When it comes to your lawn, you should remove tree stumps and get rid of concrete footings so as to cut down the chances of people tripping over. When cutting the lawn, debris such as rocks can turn into flying projectiles so the yard needs to be cleared. If you have children and any potentially hazardous tools or chemicals they need to be stored well out of their reach in a locked garage or shed.
Fencing is important too, serving to protect children from outside dangers and keep toddlers away from ponds, hot tubs, swimming pools or away from strangers and traffic. Fences can also help to protect your pets by keeping other animals away and making sure that they remain in their own yard.
Reading to your children should start early. Really early. The American Academy of Pediatrics recommends starting as soon as your children are born.
Reading stimulates brain development and language skills, as well as fostering a closer emotional bond between parents and children. Remember these tips:
• Read widely. Infants respond to voices around them, so start out by reading anything that’s handy—sports pages and cookbooks will do, as well as very simple picture books.
• Ask questions. As your child grows older, get him or her involved. Ask them what they think will happen next, or why a character behaved that way. You’ll start teaching some basic critical thinking skills, and you’ll make the experience more enjoyable.
• Read every day. Make reading a regular activity. Don’t just limit it to bedtime. Bring a book with you to doctor’s appointments and the store so you can read while waiting.
Keeping family relationships healthy can be more of a challenge than it should be in our workaholic, time-starved and cash-strapped society, and focusing too much on any one thing can often have a detrimental effect on family relationships.
We are supposed to work in order to live and yet far too often these days it appears that people are living for no other reason than to work. If this sounds familiar then you need to begin setting up positive relationship habits sooner rather than later. Allocate weekly time commitments for things that are vital to the health of your family relationships, including attending your son’s football match, scheduling date nights for you and your partner, and bathing your children at least once or twice a week.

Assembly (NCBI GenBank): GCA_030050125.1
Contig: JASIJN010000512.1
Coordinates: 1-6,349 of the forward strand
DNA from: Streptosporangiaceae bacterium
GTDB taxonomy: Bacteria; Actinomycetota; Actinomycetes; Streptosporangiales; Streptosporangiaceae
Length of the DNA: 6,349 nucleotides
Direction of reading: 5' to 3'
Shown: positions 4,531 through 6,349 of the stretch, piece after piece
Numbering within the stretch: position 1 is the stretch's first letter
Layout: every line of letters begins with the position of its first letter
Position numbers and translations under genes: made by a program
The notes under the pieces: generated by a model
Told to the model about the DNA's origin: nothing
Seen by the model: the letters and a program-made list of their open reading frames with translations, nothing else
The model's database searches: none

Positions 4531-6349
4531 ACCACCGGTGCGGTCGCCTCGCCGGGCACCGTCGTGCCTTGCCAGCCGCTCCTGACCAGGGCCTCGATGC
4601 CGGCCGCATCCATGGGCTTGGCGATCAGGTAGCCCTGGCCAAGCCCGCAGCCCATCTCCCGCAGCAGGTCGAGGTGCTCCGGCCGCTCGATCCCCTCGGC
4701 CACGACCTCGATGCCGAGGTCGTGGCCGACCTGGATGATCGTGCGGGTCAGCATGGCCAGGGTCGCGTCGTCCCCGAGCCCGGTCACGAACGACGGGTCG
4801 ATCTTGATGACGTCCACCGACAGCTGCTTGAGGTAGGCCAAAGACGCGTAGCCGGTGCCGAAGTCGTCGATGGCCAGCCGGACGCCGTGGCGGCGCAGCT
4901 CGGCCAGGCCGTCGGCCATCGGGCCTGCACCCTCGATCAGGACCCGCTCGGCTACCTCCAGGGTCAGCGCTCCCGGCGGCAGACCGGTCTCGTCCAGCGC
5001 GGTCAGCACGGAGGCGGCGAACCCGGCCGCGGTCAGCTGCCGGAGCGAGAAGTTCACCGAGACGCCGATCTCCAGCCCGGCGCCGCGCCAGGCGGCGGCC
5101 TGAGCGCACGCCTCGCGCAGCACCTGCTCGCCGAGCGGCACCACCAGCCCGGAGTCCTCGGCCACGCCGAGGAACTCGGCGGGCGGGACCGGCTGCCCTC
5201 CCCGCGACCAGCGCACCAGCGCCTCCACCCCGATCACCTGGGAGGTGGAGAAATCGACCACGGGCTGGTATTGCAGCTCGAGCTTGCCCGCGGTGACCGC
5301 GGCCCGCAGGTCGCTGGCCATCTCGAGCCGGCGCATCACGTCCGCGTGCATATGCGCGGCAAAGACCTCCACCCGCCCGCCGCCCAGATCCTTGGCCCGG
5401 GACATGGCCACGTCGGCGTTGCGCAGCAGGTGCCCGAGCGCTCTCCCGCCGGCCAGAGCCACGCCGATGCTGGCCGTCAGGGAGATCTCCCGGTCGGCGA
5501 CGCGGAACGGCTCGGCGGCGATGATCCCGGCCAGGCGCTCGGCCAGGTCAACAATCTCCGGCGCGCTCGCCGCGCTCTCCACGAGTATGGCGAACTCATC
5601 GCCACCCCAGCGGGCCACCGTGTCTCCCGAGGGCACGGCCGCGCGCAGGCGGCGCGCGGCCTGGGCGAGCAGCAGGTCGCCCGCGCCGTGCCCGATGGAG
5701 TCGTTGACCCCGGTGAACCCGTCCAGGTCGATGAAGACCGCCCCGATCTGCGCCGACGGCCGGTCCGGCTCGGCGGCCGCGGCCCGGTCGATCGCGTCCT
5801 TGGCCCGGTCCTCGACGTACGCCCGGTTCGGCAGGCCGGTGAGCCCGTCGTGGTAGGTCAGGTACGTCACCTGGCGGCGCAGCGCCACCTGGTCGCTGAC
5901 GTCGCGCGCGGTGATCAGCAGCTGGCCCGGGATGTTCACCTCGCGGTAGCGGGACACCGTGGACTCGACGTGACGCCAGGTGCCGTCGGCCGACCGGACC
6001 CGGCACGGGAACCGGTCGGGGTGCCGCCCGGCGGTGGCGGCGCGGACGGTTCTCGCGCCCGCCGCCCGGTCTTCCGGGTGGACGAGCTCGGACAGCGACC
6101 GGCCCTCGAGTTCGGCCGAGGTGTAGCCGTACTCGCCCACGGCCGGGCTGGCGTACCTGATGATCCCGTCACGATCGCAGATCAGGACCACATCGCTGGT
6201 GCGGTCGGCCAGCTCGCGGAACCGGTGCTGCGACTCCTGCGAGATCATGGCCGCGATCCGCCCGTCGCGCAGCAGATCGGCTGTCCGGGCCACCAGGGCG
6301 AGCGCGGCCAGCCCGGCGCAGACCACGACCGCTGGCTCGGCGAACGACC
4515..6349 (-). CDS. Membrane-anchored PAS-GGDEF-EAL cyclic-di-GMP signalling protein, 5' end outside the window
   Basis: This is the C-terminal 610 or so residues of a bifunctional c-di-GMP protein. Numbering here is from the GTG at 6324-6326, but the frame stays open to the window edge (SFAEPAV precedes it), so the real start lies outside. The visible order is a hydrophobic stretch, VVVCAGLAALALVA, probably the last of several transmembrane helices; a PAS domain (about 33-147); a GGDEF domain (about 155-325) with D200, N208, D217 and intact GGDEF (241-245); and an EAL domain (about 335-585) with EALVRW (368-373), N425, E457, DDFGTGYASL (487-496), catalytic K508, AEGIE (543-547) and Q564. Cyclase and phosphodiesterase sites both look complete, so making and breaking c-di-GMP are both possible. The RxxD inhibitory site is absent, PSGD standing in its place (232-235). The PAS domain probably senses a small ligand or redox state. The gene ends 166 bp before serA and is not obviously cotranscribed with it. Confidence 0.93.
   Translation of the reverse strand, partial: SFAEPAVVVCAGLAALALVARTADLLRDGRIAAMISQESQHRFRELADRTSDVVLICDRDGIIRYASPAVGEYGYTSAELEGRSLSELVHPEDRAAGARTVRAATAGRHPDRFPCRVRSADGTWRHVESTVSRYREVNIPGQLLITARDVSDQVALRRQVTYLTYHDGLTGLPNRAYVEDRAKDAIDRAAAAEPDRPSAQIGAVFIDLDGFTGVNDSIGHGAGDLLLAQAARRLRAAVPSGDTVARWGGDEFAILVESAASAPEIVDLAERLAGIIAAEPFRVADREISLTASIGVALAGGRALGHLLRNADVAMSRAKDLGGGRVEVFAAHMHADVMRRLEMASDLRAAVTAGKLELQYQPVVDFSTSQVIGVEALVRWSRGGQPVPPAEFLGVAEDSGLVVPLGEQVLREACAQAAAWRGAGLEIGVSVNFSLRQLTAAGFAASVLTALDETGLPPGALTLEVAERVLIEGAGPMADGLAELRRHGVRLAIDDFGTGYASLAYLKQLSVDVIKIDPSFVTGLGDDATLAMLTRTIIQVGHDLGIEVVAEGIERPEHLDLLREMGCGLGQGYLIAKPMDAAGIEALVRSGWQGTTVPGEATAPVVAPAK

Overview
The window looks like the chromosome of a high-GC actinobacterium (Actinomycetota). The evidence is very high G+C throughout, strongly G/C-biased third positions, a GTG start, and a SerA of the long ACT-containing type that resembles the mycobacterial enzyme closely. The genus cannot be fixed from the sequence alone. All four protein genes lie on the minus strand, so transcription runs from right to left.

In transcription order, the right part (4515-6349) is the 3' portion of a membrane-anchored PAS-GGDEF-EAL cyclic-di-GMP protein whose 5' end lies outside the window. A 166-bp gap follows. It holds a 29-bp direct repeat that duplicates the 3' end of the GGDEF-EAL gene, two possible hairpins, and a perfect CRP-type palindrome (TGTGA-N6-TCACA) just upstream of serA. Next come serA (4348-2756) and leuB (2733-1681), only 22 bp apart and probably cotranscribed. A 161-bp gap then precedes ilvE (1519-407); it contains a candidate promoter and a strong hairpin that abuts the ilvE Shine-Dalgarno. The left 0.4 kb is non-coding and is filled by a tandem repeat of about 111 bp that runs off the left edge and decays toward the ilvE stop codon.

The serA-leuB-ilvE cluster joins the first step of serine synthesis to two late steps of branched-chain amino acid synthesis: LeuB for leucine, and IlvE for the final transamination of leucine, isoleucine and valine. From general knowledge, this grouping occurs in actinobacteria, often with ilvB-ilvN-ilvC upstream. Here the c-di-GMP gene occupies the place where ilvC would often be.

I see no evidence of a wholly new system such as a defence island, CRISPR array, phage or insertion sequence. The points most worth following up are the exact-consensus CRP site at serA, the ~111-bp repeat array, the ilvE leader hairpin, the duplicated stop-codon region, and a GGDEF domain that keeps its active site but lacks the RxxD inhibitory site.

Such commitments need to be non-negotiable and take precedence over anything happening at work. Time with your children is precious while they still are children, and you will not get to make time with your partner if they end up leaving due to neglect.
Children need consistency. After all, if the same action meets with smiles and praise one day and yelling and punishment the next, how are they supposed to make any sense of the world?
Parents need consistency too. Without it, not only do they make a rod for their own backs in terms of their children’s behavior, but they become exhausted trying to decide each time how to handle a particular situation. Although it is not always easy to be consistent, here are a few useful tips to help keep you on track.
1. It is impossible to have a strategy for every conceivable difficult situation, so decide which behaviors you want to prioritize and concentrate on those.
2. Choose a quiet and relatively stable time to bring in new regimes and disciplines so that you can give them your full attention.
3. Psyche yourself up for the times of day when bad behavior is most likely – mornings, the period after school, and before dinner and bedtime.
4. Write yourself reminders of the good and bad behaviors that you have chosen to prioritize, and post them where they are always in view.
5. Expect your children to test you and for there to be temporary setbacks. Persevere.
6. Keep reminding yourself that consistently reinforcing good behavior is not a form of punishment but teaches your children valuable life lessons.
7. Don’t expect miracles overnight, but remember that with patience and perseverance, change will occur.
Sibling rivalry may be as old as the Biblical story of Cain and Abel. Fortunately, most conflicts between siblings don’t lead to the same tragic result, but they can be distressing to parents and children alike. To keep the peace in your household, follow this advice: